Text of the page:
The illustration below shows the City of Calgary’s pathway to decarbonization by 2050. Like many global cities, Calgary has created city-specific guidelines for how to leverage new developments to foster these broad goals through buildings, transportation and social networks. Their design offers a major opportunity to decarbonize and mitigate urban heat while promoting other components of increased resiliency, such as stormwater mitigation and improved health. This can be primarily achieved through:
- Specifying reflective/vegetated two-dimensional site surfaces (roofs and/or at grade)
- Specifying architectural shading devices, reflective finishes, etc. for microclimatic cooling
- Transforming/reclaiming auto-centric “grey” infrastructure into “green” infrastructure
- Increasing density to promote physical activity, public transit and structured parking
Another consideration for buildings is their function. While commercial buildings might consider short-term shelter-in-place measures, critical use facilities, such as police stations or hospitals, must remain operational throughout an emergency. Such facilities should consider the widest range of potential risks. However, as we saw during the pandemic, our homes became areas of refuge, meriting equal consideration. Regardless, there are strategies both private and commercial buildings can utilize to mitigate urban heat, in addition to the points above:
- Implement a tenant/community emergency preparedness plan
- Store onsite supplies (batteries, flashlights, etc.) and equipment (72-hour backup power)
- Design communal spaces to double as areas of refuge
- Provide accessible drinking water access in buildings/public spaces
- Design low energy active strategies into buildings (load shedding, ceiling fans, etc.)
- Maximize passive strategies in buildings, including operable windows for ventilation/cooling, enhanced insulation to resist heat, and water features for evaporative cooling
Existing and social infrastructure
How can cities, thought of as static objects, adapt to mitigate urban heat at scale? The simple answer is it will take all stakeholders – commercial, residential and institutional – to meaningfully pivot. Since urban heat is a man-made phenomenon, it can be reversed. It can also pay dividends. The Intact Centre at the University of Waterloo estimates that a $1 invested into resiliency provides a $3-$8 ROI. While each case is unique, through improving buildings, greening public realms, and promoting better health, the realization of ROI comes through elevated property values, reduced churn, less disruptions and improved quality of life.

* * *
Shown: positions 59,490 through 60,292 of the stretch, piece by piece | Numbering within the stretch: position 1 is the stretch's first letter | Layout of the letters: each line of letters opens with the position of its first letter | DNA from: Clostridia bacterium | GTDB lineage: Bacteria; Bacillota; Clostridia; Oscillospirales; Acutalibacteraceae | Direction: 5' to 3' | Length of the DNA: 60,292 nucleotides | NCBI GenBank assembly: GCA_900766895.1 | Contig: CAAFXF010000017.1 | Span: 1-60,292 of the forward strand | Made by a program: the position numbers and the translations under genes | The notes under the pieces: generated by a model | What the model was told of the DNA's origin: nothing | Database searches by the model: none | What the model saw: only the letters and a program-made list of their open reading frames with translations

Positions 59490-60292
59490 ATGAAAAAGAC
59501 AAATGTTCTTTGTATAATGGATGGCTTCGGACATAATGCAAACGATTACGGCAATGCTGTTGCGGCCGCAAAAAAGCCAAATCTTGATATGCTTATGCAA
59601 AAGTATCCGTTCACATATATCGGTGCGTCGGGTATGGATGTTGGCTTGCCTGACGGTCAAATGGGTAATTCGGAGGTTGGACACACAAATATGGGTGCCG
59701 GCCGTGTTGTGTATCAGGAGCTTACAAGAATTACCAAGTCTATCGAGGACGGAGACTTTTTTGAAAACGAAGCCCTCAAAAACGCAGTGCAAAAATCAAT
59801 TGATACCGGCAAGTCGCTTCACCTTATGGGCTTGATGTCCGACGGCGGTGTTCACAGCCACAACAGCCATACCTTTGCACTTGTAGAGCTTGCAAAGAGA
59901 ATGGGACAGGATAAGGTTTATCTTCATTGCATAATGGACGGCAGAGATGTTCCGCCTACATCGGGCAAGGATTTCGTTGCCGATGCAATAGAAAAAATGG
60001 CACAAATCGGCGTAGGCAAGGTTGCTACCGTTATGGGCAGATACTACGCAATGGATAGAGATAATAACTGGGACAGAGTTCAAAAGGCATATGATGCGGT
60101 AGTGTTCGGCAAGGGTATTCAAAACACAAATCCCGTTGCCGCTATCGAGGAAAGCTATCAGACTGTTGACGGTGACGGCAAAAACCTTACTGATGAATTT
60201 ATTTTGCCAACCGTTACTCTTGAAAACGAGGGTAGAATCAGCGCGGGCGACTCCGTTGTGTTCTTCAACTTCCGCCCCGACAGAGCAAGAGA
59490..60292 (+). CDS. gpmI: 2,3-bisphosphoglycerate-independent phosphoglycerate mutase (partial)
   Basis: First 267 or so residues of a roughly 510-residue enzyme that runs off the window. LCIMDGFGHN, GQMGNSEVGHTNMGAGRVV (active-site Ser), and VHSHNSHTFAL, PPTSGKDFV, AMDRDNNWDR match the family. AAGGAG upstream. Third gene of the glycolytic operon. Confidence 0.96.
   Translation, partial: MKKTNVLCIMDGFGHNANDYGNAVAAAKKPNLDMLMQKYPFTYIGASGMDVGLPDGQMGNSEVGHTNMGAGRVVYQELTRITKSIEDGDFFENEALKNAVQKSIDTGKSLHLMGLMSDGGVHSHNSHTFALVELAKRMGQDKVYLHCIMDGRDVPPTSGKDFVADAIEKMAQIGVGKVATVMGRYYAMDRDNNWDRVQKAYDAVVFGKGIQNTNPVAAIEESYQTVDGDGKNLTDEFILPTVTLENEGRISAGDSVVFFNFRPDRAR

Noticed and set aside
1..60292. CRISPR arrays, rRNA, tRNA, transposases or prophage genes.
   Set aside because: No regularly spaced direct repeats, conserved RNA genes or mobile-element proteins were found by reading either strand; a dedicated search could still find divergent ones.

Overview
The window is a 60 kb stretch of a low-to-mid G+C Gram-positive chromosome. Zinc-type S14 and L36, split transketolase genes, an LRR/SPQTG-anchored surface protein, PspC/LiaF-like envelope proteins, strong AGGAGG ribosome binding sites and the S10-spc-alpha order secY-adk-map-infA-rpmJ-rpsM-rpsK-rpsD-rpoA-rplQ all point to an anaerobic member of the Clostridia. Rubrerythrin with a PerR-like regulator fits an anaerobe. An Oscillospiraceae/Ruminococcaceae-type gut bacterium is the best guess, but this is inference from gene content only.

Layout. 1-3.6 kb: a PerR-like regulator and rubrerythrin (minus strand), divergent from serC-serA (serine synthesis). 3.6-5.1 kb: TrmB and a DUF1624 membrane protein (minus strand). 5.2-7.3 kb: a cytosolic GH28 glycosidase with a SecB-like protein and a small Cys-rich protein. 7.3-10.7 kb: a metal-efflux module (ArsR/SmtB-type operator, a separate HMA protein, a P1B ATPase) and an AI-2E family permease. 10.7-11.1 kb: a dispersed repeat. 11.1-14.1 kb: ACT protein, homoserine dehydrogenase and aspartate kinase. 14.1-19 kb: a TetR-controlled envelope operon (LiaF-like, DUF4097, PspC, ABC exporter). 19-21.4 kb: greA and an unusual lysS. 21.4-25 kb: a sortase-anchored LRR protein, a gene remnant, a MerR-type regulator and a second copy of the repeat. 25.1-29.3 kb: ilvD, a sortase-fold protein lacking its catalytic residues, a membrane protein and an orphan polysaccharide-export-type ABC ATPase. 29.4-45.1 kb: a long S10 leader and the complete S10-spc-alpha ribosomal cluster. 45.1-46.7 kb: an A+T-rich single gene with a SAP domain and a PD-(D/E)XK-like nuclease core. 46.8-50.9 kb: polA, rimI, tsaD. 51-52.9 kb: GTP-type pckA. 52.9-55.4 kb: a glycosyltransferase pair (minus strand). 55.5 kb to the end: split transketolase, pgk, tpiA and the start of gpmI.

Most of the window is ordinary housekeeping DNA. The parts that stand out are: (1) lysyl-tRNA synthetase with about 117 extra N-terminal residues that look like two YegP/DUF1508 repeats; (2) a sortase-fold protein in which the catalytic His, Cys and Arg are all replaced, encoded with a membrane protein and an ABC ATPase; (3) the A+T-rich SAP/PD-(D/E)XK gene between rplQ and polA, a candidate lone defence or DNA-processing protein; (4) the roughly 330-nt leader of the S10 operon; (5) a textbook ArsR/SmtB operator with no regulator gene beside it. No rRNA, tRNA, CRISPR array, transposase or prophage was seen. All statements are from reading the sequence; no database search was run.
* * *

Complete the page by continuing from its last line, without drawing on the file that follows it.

It’s important to note that design features which instill the greater resiliency also benefit people during times of normal operations. Growing environmental and social justice movements strengthen this argument, particularly since those most affected by urban heat are the poor, children, elderly and the unhoused. This is getting the attention of CRE, municipalities, and investors, particularly as the number and cost of emergencies increase. By investing in the most climate-vulnerable areas and populations, CRE can strengthen Environmental, Social and Corporate Governance (ESG) measures, improve the lives of vulnerable communities through shared benefits, and help cities solve their most pressing climate challenges in a phased capacity over time.
Place-based strategy planning and pathway
Investment in resiliency should benefit both the individual property owner and the broader community a property serves/exists within. By hardening assets against urban heat, and other risks, property owners can differentiate their assets, increase value, reduce disruptions and attract/retain tenants. Additionally, they can increase social value/equity, leveraging investment through new development to protect the wider community upon which it relies.
Urban heat mitigation strategies can make our cities, and people, more resilient by helping to reduce energy consumption, lowering GHGs, managing stormwater, increasing biodiversity, and promoting health. The time to act is now.
Start a conversation about how to determine the appropriate place-based strategy.